Job’s suffering will end and he will experience God’s goodness in a way he had not imagined; but today we see him on a precipice of cataclysm, stunned by a belief that God’s power does not appear to be accompanied by mercy.  Job will struggle with the misguided advice from his companions; he will persist in searching for answers to his questions.  A new dawn will burst upon him instead of the nighttime he fears.  We know that Job will come to find that the bottomless well of nothing over which he is poised to fall is in fact a bottomless well of safety . . . surety . . . and limitless love.  This is the liminal space in which Job finds himself today.  It is a space that we too may sometime occupy.

With God, even the night sky holds a starry luminosity that guides us back to the light of day.  In God, all harm turns toward good, all disaster becomes rescue. Through God there is a shinning in the impending dusk because God separates the darkness from the light . . . and sees that it is good.

So let us remember and pray . . .

When we stand on the brink of disaster, let us close our eyes, fold our arms across our lungs that gasp for air, and allow ourselves to sink into the shining darkness of God’s arms.  And let us allow God to bring us out of the abyss into the eternal light of God’s love.  Amen.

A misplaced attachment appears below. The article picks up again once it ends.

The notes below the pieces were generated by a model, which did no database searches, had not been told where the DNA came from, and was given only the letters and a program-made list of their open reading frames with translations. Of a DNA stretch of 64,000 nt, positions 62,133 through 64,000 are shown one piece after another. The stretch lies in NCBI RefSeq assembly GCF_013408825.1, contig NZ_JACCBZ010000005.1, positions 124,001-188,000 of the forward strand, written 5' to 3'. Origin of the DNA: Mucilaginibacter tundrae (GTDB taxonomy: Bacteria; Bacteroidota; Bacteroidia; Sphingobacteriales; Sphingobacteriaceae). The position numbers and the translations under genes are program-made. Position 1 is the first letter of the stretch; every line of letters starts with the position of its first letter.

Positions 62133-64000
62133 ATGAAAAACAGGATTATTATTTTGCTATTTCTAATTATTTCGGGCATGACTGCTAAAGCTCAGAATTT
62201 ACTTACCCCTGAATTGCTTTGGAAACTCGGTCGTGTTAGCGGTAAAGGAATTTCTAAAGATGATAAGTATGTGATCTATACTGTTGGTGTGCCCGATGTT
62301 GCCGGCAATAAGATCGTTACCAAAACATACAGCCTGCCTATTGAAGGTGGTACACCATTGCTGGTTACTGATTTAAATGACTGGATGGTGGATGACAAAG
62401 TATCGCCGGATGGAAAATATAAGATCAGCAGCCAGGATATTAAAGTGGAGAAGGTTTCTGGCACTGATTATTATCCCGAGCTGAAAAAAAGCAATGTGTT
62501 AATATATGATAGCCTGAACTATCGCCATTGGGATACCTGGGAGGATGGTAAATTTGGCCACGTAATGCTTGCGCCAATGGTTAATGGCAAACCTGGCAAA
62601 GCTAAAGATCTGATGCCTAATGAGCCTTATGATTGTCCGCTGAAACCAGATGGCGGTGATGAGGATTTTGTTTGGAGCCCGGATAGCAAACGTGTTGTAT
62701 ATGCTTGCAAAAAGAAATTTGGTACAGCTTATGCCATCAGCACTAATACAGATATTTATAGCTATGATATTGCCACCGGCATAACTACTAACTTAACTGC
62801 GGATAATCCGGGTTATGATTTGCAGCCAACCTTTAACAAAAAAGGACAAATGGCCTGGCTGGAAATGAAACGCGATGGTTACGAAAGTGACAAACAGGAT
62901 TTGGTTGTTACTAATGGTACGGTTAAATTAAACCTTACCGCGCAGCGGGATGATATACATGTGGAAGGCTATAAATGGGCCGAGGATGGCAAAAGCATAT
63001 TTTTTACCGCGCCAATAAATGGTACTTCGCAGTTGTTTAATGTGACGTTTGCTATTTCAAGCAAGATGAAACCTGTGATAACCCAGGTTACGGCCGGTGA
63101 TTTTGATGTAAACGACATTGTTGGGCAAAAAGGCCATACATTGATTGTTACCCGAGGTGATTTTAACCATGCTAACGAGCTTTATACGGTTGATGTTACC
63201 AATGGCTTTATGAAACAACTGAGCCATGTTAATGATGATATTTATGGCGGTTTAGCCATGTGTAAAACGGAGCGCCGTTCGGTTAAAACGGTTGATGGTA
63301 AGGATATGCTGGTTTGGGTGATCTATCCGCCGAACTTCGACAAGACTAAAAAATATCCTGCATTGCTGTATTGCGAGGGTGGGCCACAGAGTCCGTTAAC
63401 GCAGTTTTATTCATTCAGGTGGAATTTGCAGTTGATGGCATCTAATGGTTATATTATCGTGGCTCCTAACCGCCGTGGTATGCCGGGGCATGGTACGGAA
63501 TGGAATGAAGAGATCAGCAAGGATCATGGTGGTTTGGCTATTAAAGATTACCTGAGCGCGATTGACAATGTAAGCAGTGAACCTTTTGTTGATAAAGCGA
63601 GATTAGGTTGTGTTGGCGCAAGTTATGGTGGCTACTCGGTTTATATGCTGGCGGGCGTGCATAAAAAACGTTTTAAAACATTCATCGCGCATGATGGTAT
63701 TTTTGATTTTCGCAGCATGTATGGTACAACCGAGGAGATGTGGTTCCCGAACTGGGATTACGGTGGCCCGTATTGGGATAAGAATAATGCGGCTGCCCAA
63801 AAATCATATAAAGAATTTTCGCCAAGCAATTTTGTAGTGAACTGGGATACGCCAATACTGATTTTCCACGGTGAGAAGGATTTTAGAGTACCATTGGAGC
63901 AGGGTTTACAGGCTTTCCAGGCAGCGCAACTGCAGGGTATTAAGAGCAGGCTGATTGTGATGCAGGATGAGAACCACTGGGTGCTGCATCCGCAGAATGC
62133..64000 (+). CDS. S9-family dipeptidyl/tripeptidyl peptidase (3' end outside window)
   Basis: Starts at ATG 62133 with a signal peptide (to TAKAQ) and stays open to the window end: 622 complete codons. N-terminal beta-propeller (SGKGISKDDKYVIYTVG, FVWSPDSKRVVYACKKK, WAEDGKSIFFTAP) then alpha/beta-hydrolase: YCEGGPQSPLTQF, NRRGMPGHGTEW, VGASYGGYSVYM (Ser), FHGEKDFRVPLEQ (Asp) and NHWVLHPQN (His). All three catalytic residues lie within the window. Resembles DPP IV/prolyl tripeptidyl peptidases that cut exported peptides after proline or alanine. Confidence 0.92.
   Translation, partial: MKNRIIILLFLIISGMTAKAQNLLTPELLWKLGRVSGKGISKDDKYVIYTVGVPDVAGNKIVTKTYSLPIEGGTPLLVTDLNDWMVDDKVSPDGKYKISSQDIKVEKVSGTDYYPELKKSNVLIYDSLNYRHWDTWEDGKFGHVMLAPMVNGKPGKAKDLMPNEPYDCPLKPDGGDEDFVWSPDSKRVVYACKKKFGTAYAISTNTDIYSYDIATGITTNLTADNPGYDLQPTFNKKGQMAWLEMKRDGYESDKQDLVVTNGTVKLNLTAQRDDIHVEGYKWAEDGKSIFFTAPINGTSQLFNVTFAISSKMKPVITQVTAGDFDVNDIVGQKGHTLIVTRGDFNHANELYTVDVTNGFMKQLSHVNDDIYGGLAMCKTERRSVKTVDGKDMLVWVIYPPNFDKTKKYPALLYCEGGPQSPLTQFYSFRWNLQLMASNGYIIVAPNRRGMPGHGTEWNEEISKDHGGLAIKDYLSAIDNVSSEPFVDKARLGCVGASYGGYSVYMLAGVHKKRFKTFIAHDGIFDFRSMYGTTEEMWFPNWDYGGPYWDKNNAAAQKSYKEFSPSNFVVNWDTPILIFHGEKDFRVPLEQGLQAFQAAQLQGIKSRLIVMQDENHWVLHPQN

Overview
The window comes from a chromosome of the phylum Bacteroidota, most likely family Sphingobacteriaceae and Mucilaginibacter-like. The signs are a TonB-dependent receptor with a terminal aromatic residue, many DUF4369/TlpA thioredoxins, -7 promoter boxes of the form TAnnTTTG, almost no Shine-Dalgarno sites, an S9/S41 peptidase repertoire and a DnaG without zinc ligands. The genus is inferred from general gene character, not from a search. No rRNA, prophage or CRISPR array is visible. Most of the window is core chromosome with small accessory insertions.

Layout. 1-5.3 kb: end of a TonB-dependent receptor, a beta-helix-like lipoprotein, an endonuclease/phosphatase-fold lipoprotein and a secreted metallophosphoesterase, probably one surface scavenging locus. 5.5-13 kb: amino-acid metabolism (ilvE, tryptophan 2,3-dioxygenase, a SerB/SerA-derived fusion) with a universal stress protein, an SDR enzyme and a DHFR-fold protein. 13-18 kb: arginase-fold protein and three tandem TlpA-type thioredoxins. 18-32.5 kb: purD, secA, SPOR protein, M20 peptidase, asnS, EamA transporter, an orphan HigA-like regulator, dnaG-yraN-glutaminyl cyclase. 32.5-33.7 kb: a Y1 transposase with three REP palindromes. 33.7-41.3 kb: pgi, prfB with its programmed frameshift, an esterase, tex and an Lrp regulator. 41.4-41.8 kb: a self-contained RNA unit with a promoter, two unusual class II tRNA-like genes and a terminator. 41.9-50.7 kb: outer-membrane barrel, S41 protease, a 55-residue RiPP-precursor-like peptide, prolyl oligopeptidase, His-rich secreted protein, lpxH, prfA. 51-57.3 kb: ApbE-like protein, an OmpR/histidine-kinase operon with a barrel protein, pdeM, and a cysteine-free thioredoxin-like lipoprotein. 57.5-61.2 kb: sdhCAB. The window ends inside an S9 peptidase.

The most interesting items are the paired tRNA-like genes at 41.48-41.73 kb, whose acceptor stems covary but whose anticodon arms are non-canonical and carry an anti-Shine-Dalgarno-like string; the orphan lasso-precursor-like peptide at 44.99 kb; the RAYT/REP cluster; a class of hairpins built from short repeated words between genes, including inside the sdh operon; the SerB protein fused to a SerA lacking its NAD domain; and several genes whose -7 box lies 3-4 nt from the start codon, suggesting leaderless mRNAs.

Also see the “Falling Down the Well” page on this blog.

Mays, James L., ed.  HARPERCOLLINS BIBLE COMMENTARY. New York, New York: HarperCollins Publishers, 1988. 375. Print.

A re-post from November 20, 2011.

Images from: http://reflectivedust.blogspot.com/2009_01_01_archive.html and http://deadpoet88.wordpress.com/category/love/

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Saturday, August 17, 2013

micah61[1]Psalm 36

God’s Love is Mercy and Justice

This week we have pondered God’s love as a two-edged sword that grants both mercy and justice.  We have reminded ourselves that God’s love is ample and healing.  God’s love sets aright all that has hindered us.  God’s love nourishes us on our journey.  God’s love guides and teaches us.  God’s love is ever-present, even when we believe that we are alone. Today we continue to reflect on the double edge of God’s love as we linger for a time with Psalm 36.

Sin directs the heart of the wicked; their eyes are closed to the fear of God.